Hello, Real Dirty Mets. In a shocking twist, this blog’s staff has decided that just one writer is not enough to fulfill the audience’s ravenous sabermetric needs. So on that note, I’d like to introduce myself to the TRDMB community as a second voice on the New York Mets coming from a statistical perspective.
As a sabermetrician, my goal is simply to add to our understanding and appreciation of the beautiful game that is baseball and the Mets. I try to look at players and create new and creative ways to evaluate their performances, so that we are not bogged down by only one perspective when judging our favorite Metsies. I look at what happens on the field, and—instead of just accepting that something is the case—I aim to understand why something is the case. If something is going wrong, I will try to use sabermetrics to figure out how to fix it. Statistics provide such a wealth of information about the game and, if used correctly, knowledge about the game. Because while our own eyes are certainly the most important tool we have for watching and following baseball, they do not tell us everything. I hope to take your great knowledge about the Mets and make it greater and more diverse.
And why should I be allowed to try to do this? Well, it would not be a stretch to say that I am thouroughly obsessed with sabermetrics. I spend hours a day perusing fangraphs, the Hard Ball Times, Baseball-Reference, and the like. I have written tons of articles on sabermetrics and have self-taught myself a great deal of statistics. I spend lots of my time creating new statistics, fantasy dollar-value generators, and other useful tools for evaluating baseball.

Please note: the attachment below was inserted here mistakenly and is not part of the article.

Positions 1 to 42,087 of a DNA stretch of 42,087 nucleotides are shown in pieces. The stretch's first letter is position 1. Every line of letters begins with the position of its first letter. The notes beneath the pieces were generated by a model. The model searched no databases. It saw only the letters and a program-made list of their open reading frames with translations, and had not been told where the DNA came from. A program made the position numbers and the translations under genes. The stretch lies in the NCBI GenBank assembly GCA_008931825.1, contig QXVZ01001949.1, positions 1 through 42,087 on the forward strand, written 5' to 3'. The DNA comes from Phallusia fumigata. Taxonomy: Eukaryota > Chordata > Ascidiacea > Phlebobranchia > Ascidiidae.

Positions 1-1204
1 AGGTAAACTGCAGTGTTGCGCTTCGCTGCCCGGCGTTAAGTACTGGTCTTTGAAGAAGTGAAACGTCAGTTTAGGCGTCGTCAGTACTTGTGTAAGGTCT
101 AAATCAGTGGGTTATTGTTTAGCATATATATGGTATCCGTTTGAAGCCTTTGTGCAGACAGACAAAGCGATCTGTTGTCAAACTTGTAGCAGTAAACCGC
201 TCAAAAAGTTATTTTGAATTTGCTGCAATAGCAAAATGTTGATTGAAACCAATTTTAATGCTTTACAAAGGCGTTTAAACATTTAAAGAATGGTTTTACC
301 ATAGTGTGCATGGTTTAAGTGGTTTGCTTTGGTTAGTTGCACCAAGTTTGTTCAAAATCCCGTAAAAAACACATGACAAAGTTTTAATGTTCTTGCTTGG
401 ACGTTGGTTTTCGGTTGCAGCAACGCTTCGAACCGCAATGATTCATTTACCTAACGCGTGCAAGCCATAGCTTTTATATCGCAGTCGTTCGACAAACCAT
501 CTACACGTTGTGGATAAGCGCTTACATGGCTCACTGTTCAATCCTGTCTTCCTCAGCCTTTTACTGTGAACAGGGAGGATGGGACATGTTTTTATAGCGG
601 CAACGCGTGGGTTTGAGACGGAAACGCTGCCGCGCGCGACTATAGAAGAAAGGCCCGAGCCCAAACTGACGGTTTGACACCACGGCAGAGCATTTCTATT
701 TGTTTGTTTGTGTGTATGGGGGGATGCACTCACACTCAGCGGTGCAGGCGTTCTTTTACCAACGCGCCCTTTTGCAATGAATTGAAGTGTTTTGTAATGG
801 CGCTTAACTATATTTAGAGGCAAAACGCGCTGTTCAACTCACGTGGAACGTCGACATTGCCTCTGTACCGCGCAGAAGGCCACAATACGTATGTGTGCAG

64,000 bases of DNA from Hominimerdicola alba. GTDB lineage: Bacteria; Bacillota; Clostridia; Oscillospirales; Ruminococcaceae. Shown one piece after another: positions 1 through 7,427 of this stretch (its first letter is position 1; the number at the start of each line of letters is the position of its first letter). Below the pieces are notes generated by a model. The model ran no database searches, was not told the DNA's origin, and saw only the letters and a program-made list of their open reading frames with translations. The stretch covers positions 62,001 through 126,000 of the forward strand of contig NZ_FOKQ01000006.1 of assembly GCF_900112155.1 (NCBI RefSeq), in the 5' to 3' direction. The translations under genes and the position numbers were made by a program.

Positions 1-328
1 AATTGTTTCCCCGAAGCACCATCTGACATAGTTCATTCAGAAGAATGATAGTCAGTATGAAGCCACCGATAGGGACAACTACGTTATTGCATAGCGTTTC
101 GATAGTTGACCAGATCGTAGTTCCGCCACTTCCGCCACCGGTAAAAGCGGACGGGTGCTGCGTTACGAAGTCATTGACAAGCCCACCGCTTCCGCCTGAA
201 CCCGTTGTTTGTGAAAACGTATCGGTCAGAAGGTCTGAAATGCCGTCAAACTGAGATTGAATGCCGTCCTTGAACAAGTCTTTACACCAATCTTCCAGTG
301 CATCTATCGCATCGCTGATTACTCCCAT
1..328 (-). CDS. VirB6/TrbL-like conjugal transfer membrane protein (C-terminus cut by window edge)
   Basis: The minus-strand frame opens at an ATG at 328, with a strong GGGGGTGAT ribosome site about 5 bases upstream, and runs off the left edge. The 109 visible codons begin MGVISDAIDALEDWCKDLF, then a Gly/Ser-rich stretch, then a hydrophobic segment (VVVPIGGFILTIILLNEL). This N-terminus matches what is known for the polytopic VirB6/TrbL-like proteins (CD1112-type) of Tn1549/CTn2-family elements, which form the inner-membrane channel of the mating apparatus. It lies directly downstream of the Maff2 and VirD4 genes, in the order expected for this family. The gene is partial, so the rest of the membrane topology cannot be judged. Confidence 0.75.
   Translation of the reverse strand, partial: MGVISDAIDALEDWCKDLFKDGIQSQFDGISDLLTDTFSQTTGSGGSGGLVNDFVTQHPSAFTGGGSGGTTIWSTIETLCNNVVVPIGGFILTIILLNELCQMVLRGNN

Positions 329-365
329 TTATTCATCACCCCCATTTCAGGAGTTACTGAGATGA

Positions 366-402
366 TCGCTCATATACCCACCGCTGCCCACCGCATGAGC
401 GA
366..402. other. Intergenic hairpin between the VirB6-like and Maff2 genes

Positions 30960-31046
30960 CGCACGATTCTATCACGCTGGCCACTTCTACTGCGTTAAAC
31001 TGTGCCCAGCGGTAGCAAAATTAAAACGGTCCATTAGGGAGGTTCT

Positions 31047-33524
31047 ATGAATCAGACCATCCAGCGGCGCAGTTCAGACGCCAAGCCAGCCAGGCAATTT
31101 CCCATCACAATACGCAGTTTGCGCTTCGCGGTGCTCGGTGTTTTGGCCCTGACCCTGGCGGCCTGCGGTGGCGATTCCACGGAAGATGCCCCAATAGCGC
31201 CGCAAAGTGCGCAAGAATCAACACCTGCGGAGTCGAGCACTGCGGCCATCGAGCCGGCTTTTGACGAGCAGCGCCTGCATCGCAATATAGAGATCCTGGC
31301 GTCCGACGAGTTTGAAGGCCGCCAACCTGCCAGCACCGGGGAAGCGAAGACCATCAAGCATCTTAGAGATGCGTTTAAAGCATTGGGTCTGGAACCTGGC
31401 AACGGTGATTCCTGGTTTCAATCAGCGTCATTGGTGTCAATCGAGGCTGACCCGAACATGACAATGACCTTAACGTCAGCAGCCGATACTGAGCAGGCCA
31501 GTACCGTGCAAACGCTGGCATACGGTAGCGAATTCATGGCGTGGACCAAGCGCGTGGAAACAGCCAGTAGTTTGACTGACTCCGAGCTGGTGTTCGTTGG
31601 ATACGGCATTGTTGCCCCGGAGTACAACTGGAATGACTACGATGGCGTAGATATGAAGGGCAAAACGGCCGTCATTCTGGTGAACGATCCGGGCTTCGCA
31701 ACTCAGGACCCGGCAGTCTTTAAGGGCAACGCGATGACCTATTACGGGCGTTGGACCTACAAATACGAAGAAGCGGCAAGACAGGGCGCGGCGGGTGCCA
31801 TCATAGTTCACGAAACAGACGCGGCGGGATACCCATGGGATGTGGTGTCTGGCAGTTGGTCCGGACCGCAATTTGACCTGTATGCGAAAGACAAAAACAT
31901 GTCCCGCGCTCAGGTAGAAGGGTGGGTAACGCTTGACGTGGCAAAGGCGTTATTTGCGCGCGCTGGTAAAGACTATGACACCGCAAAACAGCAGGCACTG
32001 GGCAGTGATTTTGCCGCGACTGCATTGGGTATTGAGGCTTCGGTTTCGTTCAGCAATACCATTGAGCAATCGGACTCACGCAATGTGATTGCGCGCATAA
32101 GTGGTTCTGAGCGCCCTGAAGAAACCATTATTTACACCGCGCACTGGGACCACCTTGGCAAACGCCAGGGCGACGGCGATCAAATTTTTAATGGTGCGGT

But, most importantly, I love the New York Mets. My dad brought me to Mets games up the wazoo as I was a young child, and Shea Stadium was like a second home to me. I knew every in-and-out of that stadium, knew the fastest way to get anywhere, knew where all the best food was, and befriended many an usher and salesman. My first real hero was Rey Ordoñez, who shares my birthday and was the slickest fielder I have ever seen. I still own multiple copies of that “Rey-O” video that highlighted his jaw-dropping rookie season. I remember sitting through 15 innings until the glorious Robin Ventura Grand-Slam Single, and I cannot recall a happier moment than watching the Mets parade around the field after winning the NLCS in 2000.
I am only a junior at Pomona College in southern California, but I do not think my age or my distance from the team will hinder my abilities to provide insifghtful, relevant knowledge about the Mets. I thank you all for the opportunity, and I’ll keep my fingers crossed that the Three Amigos will turn the Mets around in 2011 and beyond.